Ireland’s competitors bidding for their share of the world dairy market have their own cost problems inside the farm gate.
A survey of dairy farming costs by Rabobank, the leading global agri-bank, shows Ireland had the second lowest 2012 milk production cost of six major production areas.
The survey warns that New Zealand and Australian farm-ers will have to find new ways to survive milk price slumps — because their previous advantage of low costs inside the farm gate, which tided them over in the past, isn’t there any more. Suggested new survival strategies include better supply chain efficiency beyond the farm gate.
Since 2002, the average dairy farm debt has more than doubled in New Zealand, exposed by rising interest rates, and threatened by environment regulations.
Rising energy costs and one of world’s highest wage rates (100% higher than California, 40 % higher than New Zealand) hinder large scale Australian farmers.
In New Zealand, increased production at any cost became the goal after 2002 when their milk price surged 42% over two seasons. Farm working expenses surged 33% per kg of milk solids. But a 32% milk price slump followed in
2003. Farming expenses fell back into line, but since the 72% milk price lift which started in 2007-08, there have been ongoing steep increases in costs.
On-farm working expenses have surged 72%, and interest costs by 29%. Non-pasture feed costs have jumped to 24% (still far short of the 60-65% in intensive US dairy feedlot systems) — but the long-term competitiveness of New Zealand milk depends more than anything else on how the country’s environmental regulations develop, according to Rabobank experts.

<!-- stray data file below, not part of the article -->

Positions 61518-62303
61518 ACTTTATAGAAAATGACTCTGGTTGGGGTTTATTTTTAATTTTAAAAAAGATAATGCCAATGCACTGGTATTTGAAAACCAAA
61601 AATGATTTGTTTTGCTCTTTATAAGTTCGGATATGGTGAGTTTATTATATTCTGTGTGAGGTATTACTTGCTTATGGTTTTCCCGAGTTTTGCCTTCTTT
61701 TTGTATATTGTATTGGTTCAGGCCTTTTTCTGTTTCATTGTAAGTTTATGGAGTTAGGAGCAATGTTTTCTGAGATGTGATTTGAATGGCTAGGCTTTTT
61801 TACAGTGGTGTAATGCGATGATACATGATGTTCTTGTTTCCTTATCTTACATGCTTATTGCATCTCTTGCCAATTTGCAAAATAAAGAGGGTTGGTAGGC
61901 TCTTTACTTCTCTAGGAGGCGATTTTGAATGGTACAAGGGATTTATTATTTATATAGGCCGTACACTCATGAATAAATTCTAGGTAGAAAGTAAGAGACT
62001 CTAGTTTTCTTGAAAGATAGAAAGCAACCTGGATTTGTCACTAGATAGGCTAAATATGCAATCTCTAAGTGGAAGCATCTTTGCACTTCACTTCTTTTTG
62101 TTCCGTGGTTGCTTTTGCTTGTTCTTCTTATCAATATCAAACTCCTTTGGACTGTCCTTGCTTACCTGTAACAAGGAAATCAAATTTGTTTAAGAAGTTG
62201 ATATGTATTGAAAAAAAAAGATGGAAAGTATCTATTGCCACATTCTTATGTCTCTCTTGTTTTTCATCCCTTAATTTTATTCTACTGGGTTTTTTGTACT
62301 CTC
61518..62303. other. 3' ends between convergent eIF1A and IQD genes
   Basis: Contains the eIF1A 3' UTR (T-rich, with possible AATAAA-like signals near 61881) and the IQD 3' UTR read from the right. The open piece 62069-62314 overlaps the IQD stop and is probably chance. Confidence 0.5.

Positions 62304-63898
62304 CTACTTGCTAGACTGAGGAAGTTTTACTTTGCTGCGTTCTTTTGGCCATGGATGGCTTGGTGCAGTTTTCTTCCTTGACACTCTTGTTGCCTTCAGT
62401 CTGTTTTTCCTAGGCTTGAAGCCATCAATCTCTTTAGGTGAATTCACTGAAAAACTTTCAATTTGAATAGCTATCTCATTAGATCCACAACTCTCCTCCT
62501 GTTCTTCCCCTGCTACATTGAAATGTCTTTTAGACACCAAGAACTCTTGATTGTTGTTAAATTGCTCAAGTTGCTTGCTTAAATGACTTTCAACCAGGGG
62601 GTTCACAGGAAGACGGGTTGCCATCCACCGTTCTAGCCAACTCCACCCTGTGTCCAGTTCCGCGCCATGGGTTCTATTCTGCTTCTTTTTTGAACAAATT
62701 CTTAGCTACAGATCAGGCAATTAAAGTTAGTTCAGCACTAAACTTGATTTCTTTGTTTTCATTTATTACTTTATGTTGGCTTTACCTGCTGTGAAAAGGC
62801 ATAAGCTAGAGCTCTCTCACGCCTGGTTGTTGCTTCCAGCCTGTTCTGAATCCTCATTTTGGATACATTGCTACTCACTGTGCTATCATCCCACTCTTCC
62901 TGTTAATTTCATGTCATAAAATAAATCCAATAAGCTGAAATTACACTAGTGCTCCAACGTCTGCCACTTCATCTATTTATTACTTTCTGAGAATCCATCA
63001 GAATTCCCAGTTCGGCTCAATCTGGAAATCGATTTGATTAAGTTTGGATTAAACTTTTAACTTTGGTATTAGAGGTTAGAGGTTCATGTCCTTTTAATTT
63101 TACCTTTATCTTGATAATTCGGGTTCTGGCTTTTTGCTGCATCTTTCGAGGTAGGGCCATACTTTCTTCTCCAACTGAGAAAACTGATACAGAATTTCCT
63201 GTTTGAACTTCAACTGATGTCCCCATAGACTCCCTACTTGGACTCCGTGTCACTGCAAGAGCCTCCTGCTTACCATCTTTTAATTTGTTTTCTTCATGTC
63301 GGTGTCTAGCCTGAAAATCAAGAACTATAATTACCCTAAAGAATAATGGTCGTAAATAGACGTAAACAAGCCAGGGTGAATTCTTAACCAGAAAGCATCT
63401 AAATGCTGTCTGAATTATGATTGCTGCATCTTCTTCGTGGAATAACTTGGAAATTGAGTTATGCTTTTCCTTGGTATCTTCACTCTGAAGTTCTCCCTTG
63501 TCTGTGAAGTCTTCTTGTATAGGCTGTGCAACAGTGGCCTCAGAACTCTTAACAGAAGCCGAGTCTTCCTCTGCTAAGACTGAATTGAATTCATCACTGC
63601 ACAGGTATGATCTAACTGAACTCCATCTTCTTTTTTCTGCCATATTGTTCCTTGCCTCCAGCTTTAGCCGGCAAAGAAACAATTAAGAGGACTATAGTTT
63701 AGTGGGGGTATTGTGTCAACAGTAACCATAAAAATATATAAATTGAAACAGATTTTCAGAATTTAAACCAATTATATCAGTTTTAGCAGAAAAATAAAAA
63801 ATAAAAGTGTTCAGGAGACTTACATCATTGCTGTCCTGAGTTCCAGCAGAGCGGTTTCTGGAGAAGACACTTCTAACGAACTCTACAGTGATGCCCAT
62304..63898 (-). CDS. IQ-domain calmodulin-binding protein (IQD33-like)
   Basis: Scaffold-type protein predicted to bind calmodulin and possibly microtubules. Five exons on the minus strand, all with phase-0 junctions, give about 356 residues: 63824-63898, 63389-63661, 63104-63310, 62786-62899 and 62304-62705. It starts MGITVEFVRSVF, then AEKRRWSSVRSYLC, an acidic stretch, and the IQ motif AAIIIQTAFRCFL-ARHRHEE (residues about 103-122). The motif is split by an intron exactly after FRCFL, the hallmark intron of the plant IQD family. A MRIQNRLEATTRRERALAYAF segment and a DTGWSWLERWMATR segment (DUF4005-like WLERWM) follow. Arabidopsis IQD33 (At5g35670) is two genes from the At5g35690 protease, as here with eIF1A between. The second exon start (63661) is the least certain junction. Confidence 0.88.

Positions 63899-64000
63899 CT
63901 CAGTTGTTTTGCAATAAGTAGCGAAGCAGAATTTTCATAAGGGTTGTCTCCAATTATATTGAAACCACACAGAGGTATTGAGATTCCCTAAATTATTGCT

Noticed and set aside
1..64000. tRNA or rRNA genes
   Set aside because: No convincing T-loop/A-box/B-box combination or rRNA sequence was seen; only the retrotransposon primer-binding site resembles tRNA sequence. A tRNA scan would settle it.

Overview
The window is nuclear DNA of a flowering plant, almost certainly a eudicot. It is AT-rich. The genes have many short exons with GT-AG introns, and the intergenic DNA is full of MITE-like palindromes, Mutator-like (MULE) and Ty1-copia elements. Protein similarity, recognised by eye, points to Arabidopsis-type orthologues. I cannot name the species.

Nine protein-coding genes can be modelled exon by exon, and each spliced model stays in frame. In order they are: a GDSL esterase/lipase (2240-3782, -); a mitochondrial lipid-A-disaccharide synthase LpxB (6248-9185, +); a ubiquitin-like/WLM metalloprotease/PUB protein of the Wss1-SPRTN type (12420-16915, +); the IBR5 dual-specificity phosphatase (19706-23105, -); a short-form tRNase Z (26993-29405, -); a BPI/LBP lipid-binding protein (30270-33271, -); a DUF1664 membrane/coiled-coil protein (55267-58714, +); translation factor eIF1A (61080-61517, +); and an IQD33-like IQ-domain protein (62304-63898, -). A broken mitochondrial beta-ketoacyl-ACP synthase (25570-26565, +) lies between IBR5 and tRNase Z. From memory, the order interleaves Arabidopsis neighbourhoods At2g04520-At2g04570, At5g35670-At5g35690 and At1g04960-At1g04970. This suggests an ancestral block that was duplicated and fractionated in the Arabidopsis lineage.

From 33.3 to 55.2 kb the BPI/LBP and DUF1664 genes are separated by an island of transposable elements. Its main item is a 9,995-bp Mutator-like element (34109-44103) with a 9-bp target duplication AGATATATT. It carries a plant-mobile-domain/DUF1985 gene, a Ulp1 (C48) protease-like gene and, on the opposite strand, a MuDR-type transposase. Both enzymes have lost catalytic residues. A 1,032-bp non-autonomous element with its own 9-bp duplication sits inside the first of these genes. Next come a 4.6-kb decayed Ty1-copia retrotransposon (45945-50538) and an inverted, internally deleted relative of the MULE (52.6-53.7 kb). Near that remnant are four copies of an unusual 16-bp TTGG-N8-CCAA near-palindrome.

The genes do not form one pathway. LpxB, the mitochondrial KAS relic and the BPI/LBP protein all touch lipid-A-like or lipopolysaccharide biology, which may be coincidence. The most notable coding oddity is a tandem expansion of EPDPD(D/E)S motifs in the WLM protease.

Globally, milk production costs have converged, as input costs increased, and more non-pasture feed inputs are used in the traditionally low-cost milk production regions, such as New Zealand and Australia.
They now face direct competition from milk producers operating more intensive farming systems, say Rabobank experts.
Generally, higher milk and land prices have encouraged milk producers to maximise their cows, requiring greater use of purchased feed. Grain usage has increased by one third since 2006 in Australia — but production per cow increased 19% in the past 10 years (and 39% in New Zealand).
According to Rabobank analyst Hayley Moynihan, “With high volatility expected to continue for both milk prices and production costs, the ability to lower inputs and/or costs during periods of abundant global supply would be a distinct advantage.”
According to the survey, US dairy farmers may be best positioned to improve their competitiveness, boosted by cheaper feed in 2014, and by the weak dollar — in stark contrast to Australia and New Zealand, where the currencies have appreciated 90% and 75% since 2002.
© Irish Examiner Ltd. All rights reserved